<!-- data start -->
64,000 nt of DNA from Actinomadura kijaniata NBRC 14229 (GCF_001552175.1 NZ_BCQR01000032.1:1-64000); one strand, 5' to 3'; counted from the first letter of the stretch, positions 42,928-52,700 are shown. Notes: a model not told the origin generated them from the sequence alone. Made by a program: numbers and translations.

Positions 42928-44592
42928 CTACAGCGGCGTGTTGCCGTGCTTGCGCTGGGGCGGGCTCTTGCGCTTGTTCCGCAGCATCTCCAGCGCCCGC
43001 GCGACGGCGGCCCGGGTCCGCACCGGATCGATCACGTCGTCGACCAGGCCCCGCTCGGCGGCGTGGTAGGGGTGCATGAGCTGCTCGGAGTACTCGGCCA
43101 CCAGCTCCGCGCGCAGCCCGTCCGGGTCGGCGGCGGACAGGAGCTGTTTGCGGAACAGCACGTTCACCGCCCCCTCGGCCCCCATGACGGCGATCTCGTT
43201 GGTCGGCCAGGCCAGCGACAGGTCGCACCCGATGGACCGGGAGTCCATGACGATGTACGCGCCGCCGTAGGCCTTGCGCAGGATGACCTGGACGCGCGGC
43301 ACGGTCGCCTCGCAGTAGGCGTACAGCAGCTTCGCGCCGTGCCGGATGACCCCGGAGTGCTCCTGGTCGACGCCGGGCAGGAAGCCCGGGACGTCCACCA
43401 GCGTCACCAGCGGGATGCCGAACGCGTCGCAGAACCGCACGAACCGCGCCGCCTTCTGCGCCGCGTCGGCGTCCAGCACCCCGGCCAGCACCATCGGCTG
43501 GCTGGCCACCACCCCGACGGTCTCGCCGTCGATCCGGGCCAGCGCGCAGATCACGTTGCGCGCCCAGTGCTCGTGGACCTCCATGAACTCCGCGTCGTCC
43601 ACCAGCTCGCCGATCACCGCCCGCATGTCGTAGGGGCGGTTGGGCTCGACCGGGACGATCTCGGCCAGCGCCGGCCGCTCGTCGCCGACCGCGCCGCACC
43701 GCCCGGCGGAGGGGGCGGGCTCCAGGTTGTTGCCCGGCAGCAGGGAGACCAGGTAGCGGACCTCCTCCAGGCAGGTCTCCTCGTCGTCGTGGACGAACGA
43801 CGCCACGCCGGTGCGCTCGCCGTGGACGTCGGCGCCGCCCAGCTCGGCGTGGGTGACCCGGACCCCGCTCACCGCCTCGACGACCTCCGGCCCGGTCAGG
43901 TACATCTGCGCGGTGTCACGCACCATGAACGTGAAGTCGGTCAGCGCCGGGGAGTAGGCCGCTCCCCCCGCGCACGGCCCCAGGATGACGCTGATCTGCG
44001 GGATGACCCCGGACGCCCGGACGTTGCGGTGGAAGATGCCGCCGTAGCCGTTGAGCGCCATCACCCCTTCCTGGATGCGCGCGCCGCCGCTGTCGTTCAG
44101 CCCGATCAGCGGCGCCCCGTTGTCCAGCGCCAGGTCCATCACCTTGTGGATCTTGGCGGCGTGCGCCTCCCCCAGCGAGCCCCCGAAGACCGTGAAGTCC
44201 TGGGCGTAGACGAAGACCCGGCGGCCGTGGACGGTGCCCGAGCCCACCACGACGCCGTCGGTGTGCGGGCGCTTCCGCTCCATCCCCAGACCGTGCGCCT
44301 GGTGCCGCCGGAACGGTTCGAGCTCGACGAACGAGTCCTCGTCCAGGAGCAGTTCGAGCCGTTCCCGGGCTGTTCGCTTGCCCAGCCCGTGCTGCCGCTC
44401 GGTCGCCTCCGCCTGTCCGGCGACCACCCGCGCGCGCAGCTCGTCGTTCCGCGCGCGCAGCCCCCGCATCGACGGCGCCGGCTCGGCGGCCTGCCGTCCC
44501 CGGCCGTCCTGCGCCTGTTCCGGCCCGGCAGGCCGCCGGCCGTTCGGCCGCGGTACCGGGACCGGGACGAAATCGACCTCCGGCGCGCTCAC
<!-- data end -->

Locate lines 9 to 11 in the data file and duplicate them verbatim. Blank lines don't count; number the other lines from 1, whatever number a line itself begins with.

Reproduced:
43501 GCTGGCCACCACCCCGACGGTCTCGCCGTCGATCCGGGCCAGCGCGCAGATCACGTTGCGCGCCCAGTGCTCGTGGACCTCCATGAACTCCGCGTCGTCC
43601 ACCAGCTCGCCGATCACCGCCCGCATGTCGTAGGGGCGGTTGGGCTCGACCGGGACGATCTCGGCCAGCGCCGGCCGCTCGTCGCCGACCGCGCCGCACC
43701 GCCCGGCGGAGGGGGCGGGCTCCAGGTTGTTGCCCGGCAGCAGGGAGACCAGGTAGCGGACCTCCTCCAGGCAGGTCTCCTCGTCGTCGTGGACGAACGA